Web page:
Since we don’t know when we’re going to die, there’s no point in putting money away for old age.
That’s lousy financial advice.
It’s also analogous to Wes’s reasoning for how the Reds should handle Nick Senzel’s service time. It’s unsound logic for the Reds, but it does assure Wes a membership in the Instant Gratification Generation.
All half-joking aside, yes, as Wes points out, there is a pile of uncertainty ahead in baseball’s labor relations. Billionaire owners and millionaire players may figure out a way to spoil 15 years of labor peace and blow the run-up to the next Collective Bargaining Agreement. On the other hand, maybe talk about inevitability of a strike is savvy posturing by players.
That said there is little doubt that the players union will push for significant changes in the way players are paid. Making it through service time to free agency is no longer the $100 million ticket it used to be. As a result, the MLBPA will demand a higher percentage of baseball’s cash bonanza end up in its members’ bank accounts.
Absent a successful lawsuit alleging collusion, likely proposals are shortening service time requirements from six to five years and significantly raising league-minimum salaries.
Neither would change how the Reds should approach Nick Senzel’s service time.
Wes proposes several thoughtful ideas for fixing service time rules, happily none of which amount to unilateral disarmament by the Reds. But even if the MLBPA does target the two-week issue at the heart of Senzel Spectacle, there’s a vanishingly small chance the fix would be applied retroactively.
Here’s why. Imagine what retroactive application of that rule would mean. Teams would lose superstar players a year earlier than planned. The next CBA goes into effect in the 2022 season. Retroactive application could cause a team to lose player(s) for the 2022 season.
Teams will never agree to that. The A in CBA stands for Agreement. It’s hard to imagine owners accepting that rule to begin with, let alone applied with such sudden devastating effect.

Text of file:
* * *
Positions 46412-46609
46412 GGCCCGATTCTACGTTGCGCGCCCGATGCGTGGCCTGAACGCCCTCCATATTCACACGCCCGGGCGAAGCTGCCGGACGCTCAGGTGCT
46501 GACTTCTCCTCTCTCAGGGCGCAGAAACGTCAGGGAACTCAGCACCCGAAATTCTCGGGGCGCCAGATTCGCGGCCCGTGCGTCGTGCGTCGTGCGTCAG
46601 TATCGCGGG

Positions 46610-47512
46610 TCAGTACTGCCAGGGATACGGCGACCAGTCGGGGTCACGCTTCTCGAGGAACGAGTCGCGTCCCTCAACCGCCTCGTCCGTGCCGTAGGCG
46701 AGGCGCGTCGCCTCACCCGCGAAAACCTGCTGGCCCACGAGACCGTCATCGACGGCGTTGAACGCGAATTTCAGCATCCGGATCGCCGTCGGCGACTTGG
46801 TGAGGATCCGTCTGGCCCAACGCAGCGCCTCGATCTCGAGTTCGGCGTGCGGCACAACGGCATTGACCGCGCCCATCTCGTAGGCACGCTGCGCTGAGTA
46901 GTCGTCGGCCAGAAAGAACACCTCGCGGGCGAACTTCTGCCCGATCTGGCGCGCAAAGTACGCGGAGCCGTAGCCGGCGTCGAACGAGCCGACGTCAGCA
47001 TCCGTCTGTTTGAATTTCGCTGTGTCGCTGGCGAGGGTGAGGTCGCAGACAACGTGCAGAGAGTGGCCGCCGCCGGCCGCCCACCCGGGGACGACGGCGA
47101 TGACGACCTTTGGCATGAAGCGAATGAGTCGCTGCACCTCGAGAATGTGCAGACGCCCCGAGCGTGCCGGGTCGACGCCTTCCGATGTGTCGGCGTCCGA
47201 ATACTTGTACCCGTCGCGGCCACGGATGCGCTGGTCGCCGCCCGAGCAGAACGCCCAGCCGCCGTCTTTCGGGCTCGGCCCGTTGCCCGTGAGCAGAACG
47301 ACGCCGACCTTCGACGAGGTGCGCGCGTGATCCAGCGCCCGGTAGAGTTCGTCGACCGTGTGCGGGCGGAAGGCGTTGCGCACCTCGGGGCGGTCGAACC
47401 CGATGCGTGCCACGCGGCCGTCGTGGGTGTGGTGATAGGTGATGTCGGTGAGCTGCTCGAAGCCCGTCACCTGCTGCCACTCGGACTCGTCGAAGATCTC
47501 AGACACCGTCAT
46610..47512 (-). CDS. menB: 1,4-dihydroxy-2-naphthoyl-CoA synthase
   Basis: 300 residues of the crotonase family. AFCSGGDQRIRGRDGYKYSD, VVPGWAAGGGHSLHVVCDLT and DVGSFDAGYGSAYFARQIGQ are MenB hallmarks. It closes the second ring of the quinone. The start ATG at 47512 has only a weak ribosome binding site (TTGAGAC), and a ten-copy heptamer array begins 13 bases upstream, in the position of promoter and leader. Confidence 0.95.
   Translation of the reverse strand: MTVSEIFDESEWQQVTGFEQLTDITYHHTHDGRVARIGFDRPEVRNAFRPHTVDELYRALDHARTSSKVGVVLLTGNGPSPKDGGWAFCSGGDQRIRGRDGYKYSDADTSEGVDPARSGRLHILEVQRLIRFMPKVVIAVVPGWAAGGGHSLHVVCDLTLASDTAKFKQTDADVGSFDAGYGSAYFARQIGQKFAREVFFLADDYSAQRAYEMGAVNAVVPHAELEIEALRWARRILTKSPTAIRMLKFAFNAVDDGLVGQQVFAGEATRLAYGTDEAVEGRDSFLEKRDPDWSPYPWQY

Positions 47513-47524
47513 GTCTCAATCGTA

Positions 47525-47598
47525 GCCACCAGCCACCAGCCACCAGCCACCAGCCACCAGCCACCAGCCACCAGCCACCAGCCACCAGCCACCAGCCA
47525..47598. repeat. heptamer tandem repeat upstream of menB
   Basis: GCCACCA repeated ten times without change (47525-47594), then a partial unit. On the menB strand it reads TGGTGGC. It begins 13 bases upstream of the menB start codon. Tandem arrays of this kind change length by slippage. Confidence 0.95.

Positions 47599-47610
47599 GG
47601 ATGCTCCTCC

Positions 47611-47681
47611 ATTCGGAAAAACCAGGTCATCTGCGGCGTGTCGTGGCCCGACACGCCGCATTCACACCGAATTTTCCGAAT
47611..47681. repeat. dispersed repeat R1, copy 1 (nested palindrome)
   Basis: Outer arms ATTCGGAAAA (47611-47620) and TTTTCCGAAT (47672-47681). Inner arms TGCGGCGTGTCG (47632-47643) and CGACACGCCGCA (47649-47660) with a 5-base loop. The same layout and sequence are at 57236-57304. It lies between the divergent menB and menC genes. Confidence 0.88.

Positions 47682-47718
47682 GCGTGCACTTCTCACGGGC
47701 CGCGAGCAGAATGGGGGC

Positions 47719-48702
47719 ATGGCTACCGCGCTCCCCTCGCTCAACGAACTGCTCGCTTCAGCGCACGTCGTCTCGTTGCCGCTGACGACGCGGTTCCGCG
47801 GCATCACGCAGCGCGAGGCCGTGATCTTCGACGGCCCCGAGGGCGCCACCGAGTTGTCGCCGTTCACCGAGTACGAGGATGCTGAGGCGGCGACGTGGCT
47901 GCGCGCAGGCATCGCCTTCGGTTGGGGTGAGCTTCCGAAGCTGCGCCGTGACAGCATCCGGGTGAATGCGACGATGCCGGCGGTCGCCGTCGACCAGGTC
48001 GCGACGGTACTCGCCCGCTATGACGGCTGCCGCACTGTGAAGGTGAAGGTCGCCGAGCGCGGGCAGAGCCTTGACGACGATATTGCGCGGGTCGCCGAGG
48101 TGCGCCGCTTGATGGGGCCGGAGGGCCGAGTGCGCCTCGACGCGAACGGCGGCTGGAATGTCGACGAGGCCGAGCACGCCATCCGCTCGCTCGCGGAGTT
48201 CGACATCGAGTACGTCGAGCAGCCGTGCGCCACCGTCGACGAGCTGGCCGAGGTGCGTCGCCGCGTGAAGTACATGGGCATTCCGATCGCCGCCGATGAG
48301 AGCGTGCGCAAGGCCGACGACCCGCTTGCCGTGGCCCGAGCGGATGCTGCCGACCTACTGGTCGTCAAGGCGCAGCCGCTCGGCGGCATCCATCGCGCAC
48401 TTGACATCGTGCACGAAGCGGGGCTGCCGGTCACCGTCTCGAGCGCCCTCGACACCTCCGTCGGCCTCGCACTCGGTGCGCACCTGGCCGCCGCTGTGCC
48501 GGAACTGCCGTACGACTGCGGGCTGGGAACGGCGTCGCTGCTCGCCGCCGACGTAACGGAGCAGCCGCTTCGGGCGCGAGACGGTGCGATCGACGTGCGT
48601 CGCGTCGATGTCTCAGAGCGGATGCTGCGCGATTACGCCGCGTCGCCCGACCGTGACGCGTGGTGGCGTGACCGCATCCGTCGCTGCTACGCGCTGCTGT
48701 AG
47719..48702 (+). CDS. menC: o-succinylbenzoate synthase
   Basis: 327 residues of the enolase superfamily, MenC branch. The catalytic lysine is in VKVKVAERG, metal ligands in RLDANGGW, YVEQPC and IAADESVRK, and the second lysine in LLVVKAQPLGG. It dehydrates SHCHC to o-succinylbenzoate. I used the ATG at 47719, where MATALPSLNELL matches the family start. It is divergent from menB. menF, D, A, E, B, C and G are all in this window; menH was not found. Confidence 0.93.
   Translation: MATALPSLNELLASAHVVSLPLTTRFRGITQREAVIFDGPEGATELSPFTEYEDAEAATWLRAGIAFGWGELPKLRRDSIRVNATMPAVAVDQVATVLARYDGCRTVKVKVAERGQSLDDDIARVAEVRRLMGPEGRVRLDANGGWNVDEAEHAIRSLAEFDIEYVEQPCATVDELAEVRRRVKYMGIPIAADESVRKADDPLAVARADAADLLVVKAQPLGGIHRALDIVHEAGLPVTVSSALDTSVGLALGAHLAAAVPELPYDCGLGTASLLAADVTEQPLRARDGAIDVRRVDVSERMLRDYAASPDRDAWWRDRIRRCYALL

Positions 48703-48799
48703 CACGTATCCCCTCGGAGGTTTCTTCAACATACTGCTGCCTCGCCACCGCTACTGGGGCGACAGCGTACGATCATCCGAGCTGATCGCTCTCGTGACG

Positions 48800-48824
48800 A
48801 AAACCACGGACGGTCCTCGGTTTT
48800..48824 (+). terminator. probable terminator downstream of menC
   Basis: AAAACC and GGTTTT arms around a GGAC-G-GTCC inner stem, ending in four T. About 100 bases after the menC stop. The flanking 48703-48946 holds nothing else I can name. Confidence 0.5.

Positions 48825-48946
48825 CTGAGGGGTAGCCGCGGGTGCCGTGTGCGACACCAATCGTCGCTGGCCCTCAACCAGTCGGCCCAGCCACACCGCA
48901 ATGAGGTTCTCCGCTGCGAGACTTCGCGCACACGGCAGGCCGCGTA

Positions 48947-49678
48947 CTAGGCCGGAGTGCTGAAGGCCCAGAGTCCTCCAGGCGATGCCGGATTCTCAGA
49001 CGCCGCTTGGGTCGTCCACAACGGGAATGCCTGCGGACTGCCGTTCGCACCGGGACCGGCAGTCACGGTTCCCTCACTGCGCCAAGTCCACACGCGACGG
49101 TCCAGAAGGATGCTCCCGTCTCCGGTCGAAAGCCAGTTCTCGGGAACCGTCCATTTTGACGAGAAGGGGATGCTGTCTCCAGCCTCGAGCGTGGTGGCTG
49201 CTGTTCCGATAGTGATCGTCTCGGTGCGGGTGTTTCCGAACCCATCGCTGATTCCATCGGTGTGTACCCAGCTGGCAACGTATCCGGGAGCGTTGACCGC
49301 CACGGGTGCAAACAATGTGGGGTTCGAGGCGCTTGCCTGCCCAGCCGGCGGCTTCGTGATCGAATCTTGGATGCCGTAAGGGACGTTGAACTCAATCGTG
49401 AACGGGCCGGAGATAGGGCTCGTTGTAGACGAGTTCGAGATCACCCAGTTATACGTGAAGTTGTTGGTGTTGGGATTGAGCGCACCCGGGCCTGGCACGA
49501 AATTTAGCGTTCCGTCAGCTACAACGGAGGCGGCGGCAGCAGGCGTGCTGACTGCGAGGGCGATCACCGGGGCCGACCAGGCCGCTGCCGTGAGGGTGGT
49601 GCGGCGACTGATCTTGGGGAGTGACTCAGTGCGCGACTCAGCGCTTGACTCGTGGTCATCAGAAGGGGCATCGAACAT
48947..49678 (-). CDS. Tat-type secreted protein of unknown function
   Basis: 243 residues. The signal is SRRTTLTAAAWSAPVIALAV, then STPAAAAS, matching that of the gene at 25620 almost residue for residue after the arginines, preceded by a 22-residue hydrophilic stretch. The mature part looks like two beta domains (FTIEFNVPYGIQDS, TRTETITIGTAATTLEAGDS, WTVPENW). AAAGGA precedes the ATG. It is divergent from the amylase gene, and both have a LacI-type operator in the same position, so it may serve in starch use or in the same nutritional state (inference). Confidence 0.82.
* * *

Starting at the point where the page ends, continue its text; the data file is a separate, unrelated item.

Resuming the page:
[I had Wes review this post before it published. He suggested a middle ground for retroactivity, where both sides agree to a cutoff point so players nearer to free agency wouldn’t be affected. Such a concept might make compromise and a bit of retroactivity more likely. By that time, Senzel would be well into his team control years and it wouldn’t be obvious which side of the cutoff he would fall.]
Retroactivity is ultimately a subject for negotiation, so it’s possible. But to win that ask, the two-week fix would have to be one of, if not the highest, priority demands for the players.
And that won’t be the case. Players have voiced loud frustration about not getting paid. But it hasn’t been focused on the two-week service time manipulation. In part, that’s because few players fall into that category.
Justin Verlander’s troubled tweet mentioned Bryce Harper and Manny Machado, not Nick Senzel. As Wes rightly notes, a few players, like Whit Merrifield, have complained about service time. But even those grumblings concern the “cheaper if we wait” delay. That’s about Super Two delays, not the issue for the Senzel case.
For Wes’s scenario of uncertainty to come into play: (1) the players union would have to be laser-like focused on the two-week service time manipulation, and (2) assuming they could get owners to agree on that, they would have to push for the reforms to be applied retroactively.
Given how few players are actually affected by the two-week delay, it’s hard to imagine either of those things happening. Service time hijinks will be on the list of MLBPA grievances, but unlikely at the top. The players will have higher priority items when it comes to getting free agents paid. A contract extension is more likely to make Senzel’s service time moot than retroactive CBA changes in 2022.
Scott Schebler and Matt Kemp are no Mike Olt, the Cubs third baseman who was little more than a placeholder for Kris Bryant in 2015. If you want to talk about uncertainty, how about the pure speculation that a 23-year-old Nick Senzel, who has played 44 games at the AAA level (none as a centerfielder) will be a better major league player on March 28 than Schebler or Kemp.
Additional pieces from Redleg Nation on how the Cincinnati Reds and Nick Senzel situation could/should play out in 2019 with regards to service time:
- You can’t predict baseball but you can start Nick Senzel on Reds Opening Day – Wes Jenkins, 2/19/19
- Nick Senzel should start on Opening Day – Jason Linden, 2/15/19
- The Reds shouldn’t blow the timing of Nick Senzel’s debut – Steve Mancuso, 2/14/19